Top stories

By: Jessica Hamell

One of KCCI’s leading stories tonight was about how a flamingo escaped from the Blank Park Zoo. They reported that the flamingo had flown away and was later caught on the Blank Park Golf course.

I don’t get why this makes big news. It is not threatening to anyone around Des Moines. Although it is something that doesn’t happen very often birds do fly away.

I have barely heard any news about how Iraq is in the process of potentially signing an agreement that the U.S. troops all be out by 2011. Why would the News not take this story and run. I find it a very compelling story that Iraq thinks that they are ready to lead their own country.

The Iraq story is more effective on people around Des Moines that a flamingo escaping. Maybe I am biased because my brother will be going to Iraq but a War should make bigger headlines.


Ex-priest requests trial be moved

By: Erin Floro


An 85-year-old former priest, James Janssen of Davenport, has asked his perjury trial to be moved from Scott County.  He is accused of lying to a court in April 2006, testifying under oath that he did not transfer assets to a nephew.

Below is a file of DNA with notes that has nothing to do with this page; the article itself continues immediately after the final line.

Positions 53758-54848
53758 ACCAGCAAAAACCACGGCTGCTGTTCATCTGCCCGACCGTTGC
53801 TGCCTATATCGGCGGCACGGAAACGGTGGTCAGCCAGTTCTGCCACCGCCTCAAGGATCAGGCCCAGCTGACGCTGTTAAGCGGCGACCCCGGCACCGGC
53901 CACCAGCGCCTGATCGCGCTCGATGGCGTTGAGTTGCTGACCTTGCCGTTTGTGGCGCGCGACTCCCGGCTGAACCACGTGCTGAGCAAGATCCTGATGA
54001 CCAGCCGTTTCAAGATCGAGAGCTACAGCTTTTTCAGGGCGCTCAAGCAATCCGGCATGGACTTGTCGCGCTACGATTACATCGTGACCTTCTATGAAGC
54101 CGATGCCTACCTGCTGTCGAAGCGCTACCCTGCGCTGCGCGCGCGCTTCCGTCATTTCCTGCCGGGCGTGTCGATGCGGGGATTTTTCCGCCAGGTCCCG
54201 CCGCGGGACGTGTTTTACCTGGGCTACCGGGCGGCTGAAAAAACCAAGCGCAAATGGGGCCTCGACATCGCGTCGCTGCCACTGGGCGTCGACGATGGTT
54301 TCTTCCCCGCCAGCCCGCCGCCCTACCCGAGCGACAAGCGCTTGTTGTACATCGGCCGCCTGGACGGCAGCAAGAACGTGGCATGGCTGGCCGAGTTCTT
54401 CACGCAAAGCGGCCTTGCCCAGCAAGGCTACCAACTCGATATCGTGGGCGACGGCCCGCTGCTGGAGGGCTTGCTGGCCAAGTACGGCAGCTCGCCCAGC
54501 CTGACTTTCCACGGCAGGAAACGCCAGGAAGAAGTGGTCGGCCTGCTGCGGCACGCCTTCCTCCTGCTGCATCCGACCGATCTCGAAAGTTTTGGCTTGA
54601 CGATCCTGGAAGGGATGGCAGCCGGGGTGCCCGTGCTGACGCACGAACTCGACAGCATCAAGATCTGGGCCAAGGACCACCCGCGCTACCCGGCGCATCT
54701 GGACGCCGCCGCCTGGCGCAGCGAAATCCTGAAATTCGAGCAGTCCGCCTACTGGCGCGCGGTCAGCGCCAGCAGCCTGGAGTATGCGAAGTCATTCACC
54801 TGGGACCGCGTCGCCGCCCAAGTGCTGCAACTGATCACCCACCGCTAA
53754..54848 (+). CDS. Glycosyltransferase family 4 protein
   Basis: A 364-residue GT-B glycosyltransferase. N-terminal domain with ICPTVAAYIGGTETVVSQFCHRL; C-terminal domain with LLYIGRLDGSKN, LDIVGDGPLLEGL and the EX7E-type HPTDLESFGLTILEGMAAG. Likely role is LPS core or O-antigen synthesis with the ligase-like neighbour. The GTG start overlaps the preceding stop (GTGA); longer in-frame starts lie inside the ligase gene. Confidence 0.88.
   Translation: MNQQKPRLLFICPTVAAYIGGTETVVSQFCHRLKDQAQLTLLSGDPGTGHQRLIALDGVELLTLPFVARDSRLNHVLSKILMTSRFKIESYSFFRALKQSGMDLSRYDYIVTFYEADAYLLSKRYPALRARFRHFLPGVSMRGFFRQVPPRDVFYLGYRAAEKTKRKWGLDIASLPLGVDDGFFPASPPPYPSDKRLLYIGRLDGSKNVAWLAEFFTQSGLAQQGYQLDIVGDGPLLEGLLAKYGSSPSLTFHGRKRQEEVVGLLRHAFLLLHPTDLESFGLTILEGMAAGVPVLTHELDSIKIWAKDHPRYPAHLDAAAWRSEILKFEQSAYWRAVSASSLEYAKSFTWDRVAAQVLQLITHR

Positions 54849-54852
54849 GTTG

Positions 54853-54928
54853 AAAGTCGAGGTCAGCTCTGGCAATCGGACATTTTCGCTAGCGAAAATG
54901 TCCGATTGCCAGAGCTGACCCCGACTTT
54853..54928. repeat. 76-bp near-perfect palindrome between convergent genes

His lawyer cites publicity in recent years of Janssen’s accusations of sexually abusing minors as being an issue.  Prospective jurors would probably know of these charges and have an opinion formed of the former priest. 


With the extensive news coverage today by different forms of media, I bet it would be hard to escape public knowledge of any high profile case unless you live under a rock.


Men denied press passes sue NYPD

By: Erin Floro


Three men are suing the New York Police Department, claiming they were denied press credentials without much explanation in 2007.  Each had possessed one in the past.


Now all are working for nontraditional or online news outlets and claim they have been unfairly denied credentials for this reason.  They feel their 1st Amendment right of freedom of speech and of the press is being violated.


Two kinds of credentials are issued.  One is a working press card for full time journalists covering breaking news on a regular basis.  The other is a press identification card for those employed by “a legitimate news organization” that don’t normally cover breaking news.  The first one allows the journalist to cross police lines at emergencies and the second one doesn’t.